My last Scientology post for a while, I swear — watch an awesome undercover investigation video!

This is absolutely fascinating. Please watch it if you have a free half hour or so!

“The Big Picture” – hidden cameras in the Church of Scientology (CoS)

 (Part 1)

(part 2)

(part 3)

(part 4)

(part 5)

And if you haven’t read the Scientology documents that were recently released, you really should.  It’s madness.

How many Scientologists are there, really? They claim 8 million, it’s actually more like 50,000!

I know I’ve been posting a lot about the Scientology documents that were recently leaked, but this is fascinating. Scientologists claim that they number around 8 million, but in actuality, there’s more like 50,000 of them.

Read the facts here:

How many Scientologists are there? (Operation Clambake)

This website is excellent and has all sorts of juicy stuff about the cult of Scientology, including the following MP3 and Real Audio files. I recommend you download these scandalous clips immediately. One of them features the group’s nutjob founder, L. Ron Hubbard, making offensive racial remarks about African Americans, even going so far as to do a minstrel show-type impression. It’s quite sickening, just like most everything else I read and find out about LRH.

Index of sound files (Hubbard Audio Collection)

And just in case you’ve never read it, here’s a groundbreaking article about Scientology by Time Magazine from 1991, entitled “The Thriving Cult of Greed and Power.”

Joanna Newsom


Far from your typically loud, sweaty concert event, Joanna Newsom played gorgeously last night at the Howard Gilman Opera House at the Brooklyn Academy of Music (BAM). The formality of seeing her play in a classy theatre with symphonic stature makes just as much sense as if she were booked at a dingy club, because through her career the young harpist remains basically indefinable. In any setting, her atypical instrument of choice and shrill voice present a wonderful catalog, but this concert was a special treat in that she performed 2006’s Ys in its entirety backed by the Brooklyn Philharmonic Orchestra. Van Dyke Parks’ lush arrangements on the critically lauded album were a new step toward greatness for Newsom that year, and so it was that this performance was something mesmerizing to behold. Also accompanying her this evening were her regular touring band, and all these musicians together provided an incredibly rich platform for Newsom’s music. Indeed, the entire audience was enraptured by the powerful, layered presentation, and visibly moved during the most dense parts of the arrangement. It seemed a room filled entirely with dedicated fans as people leaned forward in anticipation of the album’s crescendos, emitting the high-pitched hoots of rock concert attendees, but remaining just reserved enough to be appropriately respectful. All forms of audience elation provoked grins of appreciation from the adorable Newsome.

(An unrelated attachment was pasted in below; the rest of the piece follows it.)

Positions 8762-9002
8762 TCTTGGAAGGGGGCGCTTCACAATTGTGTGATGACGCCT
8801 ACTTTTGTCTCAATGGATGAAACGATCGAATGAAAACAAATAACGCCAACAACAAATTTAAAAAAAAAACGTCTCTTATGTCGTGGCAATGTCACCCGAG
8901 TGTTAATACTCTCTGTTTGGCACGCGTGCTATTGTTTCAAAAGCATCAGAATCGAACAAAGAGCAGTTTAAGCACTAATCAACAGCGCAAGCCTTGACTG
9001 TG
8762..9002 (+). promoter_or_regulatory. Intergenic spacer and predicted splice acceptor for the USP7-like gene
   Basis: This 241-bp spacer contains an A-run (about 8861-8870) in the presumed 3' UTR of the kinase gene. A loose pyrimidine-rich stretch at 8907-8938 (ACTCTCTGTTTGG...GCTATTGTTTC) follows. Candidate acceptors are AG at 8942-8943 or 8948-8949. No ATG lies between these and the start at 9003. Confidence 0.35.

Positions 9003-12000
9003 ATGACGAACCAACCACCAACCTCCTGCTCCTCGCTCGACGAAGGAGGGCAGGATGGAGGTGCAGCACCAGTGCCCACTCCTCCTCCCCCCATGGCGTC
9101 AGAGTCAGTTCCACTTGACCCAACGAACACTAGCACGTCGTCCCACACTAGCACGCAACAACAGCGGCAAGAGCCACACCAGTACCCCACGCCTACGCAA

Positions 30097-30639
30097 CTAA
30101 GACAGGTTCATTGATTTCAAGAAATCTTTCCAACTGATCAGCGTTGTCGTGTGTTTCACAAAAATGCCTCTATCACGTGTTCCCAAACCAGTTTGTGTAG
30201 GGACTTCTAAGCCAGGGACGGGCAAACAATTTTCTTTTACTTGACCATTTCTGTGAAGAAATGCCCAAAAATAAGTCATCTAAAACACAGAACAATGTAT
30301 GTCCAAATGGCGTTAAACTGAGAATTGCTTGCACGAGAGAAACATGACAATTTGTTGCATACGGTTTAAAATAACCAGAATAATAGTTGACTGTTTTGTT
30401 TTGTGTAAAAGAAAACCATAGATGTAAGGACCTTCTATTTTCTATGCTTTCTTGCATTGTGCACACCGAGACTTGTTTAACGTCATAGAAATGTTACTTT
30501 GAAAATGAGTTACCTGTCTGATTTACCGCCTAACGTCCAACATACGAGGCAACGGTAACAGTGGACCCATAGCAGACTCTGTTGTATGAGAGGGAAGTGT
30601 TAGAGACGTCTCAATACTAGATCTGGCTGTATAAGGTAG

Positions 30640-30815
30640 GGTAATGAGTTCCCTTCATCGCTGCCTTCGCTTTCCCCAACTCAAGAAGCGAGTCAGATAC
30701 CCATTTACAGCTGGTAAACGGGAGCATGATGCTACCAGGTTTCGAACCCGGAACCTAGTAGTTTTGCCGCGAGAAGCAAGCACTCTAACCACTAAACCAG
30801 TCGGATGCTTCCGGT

After the moving performance of Ys, she came back on stage to play songs with just her touring band, having shed the formality of her floor length gown for a hot pink velvet party dress. Comparatively pared down, but entirely lovely in its own way, the second set contained songs from her first album The Milk-Eyed Mender, last year’s EP, and a few brand new numbers. Older favorites like ”Inflammatory Writ” were augmented as the backing band gave the waltz a more dancey flow, while the newer songs seemed to be quite vocally driven, as if Newsom is embracing her distinctive squeak more and more as her career progresses. The confident hiccups in “Colleen” were particularly endearing — amplified by a wide smile after each utterance — and truly celebrated her unique pipes. Some have described her voice as grating, and while it’s no lie that it can take some getting used to, here it was masterfully roped and executed.

The dazzling performance was made the more special by Newsom’s humility when she spoke to the audience. She sheepishly thanked every member of her staff and made clear her appreciation to BAM for having her. This represented the last full orchestral performance of Ys, and she talked of how that fact made her feel a bit of remorse and a longing to fully appreciate these moments. These conversations brought Newsom to a nicely relatable place for the audience, furthering the intimacy of the evening and making it feel incredibly special to have been there. The night ended not with the usual knee-aching, ear-ringing rattlement music fans must oft endure, but rather the immense satisfaction of having taken in a fine bit of culture.